Studying TARTAWritten by Maggie Thurber | Toledo Free Press Writer | email@example.com
In 2002, TMACOG and TARTA decided to do a regional transit study. By 2003, they were holding public meetings to see if the area needed more — or less — public transportation.
The most common complaints heard were: “Toledo’s buses don’t run late enough and don’t run often enough,” and “They don’t go everywhere people need or want to go, and they take too long to get to the places they do serve.” Even then, such criticisms were well known.
Consultants Parsons-Brinckerhoff and Funk-Luedtke-Skunda, who got paid $250,000, did a phone survey of 800 households, distributed questionnaires on the buses and at public libraries, held the public meetings and arranged focus groups to gather as much information as possible about transportations needs and wants in the region.
By April 2004, they had their draft report, finding that Toledo’s limited public transit system curtailed shopping, medical care and employment choices for metro-area residents who don’t have their own cars or can’t drive. It suggested that ridership could increase “if high-quality transit service were in place in all areas where potential demand for it exists.”
Bottom line: public transportation doesn’t go to the right places, or goes at the wrong times.
In September 2004, the final report was issued. It came as no surprise to anyone that expanded service into areas of Lucas County was recommended. They suggested including service to Bowling Green, Monroe, Mich. and Bedford Township.
Additionally, the report called for creating more crosstown routes, negating the need to travel into downtown Toledo, and providing more evening and weekend service to attract shift workers.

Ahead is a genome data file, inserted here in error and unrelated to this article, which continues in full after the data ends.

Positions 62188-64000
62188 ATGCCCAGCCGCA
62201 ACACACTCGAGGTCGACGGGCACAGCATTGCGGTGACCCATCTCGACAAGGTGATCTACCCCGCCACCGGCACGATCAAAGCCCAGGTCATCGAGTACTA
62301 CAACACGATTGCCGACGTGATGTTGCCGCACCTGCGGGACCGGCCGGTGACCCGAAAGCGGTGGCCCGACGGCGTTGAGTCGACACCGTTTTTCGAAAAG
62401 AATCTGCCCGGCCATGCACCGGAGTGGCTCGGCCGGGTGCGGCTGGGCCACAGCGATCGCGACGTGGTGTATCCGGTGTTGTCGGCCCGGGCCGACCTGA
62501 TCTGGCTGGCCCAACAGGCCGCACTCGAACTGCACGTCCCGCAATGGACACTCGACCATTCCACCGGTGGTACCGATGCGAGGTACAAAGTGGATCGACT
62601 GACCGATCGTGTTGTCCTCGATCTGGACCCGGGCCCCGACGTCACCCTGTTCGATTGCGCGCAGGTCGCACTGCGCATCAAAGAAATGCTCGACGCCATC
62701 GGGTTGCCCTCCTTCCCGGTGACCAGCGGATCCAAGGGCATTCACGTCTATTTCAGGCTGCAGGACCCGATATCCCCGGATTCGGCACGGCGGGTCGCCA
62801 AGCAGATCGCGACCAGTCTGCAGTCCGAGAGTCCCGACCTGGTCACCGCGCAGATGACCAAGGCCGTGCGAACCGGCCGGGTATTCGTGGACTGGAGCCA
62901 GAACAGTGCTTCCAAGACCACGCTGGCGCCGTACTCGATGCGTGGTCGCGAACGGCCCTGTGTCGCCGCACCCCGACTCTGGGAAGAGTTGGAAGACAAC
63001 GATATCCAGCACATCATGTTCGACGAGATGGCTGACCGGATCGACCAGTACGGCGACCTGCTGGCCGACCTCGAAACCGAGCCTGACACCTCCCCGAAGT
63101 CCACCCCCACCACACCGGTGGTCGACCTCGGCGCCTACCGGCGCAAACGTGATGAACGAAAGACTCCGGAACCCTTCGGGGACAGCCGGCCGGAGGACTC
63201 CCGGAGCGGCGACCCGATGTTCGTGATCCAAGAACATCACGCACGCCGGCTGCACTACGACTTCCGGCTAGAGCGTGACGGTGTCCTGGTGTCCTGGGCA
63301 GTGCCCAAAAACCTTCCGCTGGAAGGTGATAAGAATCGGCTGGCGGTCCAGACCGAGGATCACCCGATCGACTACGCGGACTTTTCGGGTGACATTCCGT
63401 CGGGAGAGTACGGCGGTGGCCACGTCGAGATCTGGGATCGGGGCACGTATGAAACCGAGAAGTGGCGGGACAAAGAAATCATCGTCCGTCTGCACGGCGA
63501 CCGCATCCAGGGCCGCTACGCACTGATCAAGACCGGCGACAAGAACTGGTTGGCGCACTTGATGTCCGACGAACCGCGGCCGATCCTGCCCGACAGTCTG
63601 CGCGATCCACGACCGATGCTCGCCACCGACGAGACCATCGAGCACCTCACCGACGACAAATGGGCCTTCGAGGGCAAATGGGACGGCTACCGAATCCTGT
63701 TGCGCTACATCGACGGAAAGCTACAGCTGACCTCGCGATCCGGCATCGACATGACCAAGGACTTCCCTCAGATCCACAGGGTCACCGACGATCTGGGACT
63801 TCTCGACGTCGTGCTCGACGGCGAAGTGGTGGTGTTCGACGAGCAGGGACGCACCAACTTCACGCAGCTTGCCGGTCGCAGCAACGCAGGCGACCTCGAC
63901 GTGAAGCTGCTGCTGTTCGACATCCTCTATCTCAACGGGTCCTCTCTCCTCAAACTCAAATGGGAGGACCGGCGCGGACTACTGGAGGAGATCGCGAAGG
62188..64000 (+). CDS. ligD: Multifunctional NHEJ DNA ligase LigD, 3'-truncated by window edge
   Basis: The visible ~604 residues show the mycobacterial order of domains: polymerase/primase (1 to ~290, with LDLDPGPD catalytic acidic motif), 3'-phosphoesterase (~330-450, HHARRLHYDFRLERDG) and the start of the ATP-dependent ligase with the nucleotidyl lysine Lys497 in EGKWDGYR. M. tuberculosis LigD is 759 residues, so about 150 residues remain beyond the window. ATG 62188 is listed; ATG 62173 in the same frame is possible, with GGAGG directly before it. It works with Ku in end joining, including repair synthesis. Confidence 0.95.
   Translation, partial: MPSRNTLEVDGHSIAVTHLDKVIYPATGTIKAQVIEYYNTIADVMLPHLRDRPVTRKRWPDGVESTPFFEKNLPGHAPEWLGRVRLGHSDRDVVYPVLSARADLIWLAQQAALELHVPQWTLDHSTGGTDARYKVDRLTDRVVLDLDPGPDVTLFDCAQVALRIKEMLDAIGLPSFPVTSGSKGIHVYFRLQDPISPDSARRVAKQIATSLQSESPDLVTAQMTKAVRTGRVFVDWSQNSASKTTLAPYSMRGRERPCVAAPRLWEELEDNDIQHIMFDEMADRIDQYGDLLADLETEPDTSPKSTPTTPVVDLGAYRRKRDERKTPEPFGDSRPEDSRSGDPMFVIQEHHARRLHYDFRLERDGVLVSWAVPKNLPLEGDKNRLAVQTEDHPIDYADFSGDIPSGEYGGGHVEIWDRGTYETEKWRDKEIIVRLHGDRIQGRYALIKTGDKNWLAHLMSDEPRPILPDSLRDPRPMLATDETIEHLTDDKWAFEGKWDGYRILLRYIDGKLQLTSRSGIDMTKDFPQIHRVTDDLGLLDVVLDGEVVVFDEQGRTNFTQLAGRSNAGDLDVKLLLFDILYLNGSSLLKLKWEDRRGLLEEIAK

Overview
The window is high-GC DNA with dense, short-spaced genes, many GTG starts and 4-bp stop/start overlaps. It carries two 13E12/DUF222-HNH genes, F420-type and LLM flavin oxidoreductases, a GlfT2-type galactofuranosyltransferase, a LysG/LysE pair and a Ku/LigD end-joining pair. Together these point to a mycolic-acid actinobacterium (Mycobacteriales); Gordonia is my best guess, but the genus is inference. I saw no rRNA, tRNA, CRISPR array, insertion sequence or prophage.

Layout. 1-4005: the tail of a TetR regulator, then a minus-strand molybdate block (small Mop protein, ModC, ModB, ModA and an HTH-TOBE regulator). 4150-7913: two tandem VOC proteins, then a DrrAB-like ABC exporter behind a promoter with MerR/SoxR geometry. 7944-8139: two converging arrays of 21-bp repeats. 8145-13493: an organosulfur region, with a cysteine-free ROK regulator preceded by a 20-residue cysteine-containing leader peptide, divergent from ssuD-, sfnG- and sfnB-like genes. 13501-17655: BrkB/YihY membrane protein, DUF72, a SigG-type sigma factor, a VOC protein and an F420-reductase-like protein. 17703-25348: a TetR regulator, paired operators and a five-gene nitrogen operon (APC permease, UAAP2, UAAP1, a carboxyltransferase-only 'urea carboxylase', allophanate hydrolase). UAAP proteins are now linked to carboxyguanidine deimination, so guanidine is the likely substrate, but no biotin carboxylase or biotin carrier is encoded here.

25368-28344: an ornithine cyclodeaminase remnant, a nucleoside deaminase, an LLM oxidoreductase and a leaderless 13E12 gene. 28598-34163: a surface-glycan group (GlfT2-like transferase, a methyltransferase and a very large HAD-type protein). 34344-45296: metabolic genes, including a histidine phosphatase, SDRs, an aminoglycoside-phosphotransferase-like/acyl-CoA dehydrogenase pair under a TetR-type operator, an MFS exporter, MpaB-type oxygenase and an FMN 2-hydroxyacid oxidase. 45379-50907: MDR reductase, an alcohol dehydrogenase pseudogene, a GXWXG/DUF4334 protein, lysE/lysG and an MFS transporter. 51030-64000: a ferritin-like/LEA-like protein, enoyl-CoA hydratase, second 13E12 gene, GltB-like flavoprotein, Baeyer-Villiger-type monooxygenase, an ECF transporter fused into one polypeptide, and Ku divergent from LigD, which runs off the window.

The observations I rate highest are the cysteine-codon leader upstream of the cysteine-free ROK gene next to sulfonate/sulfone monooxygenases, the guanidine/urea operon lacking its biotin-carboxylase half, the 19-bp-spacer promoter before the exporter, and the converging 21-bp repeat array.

Of course, the costs of such expansions were high and would require those new communities to vote in favor of a TARTA levy to fund the service. That led to another problem — once you vote to join the TARTA service, you can’t vote to leave unless all other jurisdictions tell you that you can — and that’s not likely to happen.
After about a year, the idea of creating more cross-town routes and eliminating the need to transfer in Downtown Toledo had pretty much fallen by the wayside. Instead, TARTA was getting excited over another study that said we needed trolleys in Downtown Toledo. Sure, people said they’d like to have trolleys back in the Downtown area.
But they never asked how much people would be willing to pay to ride on such a trolley system. That was a key point, as the price for the system to be self-sufficient was much higher than what anyone would expect to be an “affordable” cost.
By 2006, Perrysburg was talking about withdrawing from TARTA because the city didn’t think it was getting $1 million in service, despite sending that much in taxes to the agency. Perrysburg opened the door to the funding discussion, with TARTA suggesting that they should be funded like other transit services in the state — via a sales tax rather than a property tax. It also resulted in a proposed change in state law to allow jurisdictions to opt out of service.
While those discussions were — and still are — necessary, they brought up the continuing dissatisfactions many have with TARTA: that the service doesn’t go where they want when they want and that riders shouldn’t have to transfer buses in Downtown Toledo just to be able to go next door into a neighboring city or township.
Now, a new study with a cost of $140,000 is being done. The Parsons Brinckerhoff’s Comprehensive Operational Analysis (yes, same firm that did the original study six years ago) will look at where the buses go now and where they should go in the future. They’ll also look at the levy and if another funding mechanism should replace it.
Sound familiar? It should. We’ve done this before.
The last time TARTA spent tax dollars to figure out how to provide better service, they didn’t adjust their routes, as recommended. What makes us think this study will be any different?
Perhaps, considering the growing dissatisfaction with the lack of response to their constituents, the goal is to eliminate their two levies, thus eliminating the accountability we have over the agency every time they appear on the ballot. Instead of spending $140,000, TARTA should listen to what they’ve already been told: provide more convenient service.
The best way to ensure people will pay for a regional transit service is to make it worth their while. If they don’t do that, no study or alternative funding method will ever be enough to save the agency.
Former Lucas County Commissioner Maggie Thurber is the host of WSPD’s “Eye on Toledo.” She blogs at http://thurbersthoughts.blogspot.com.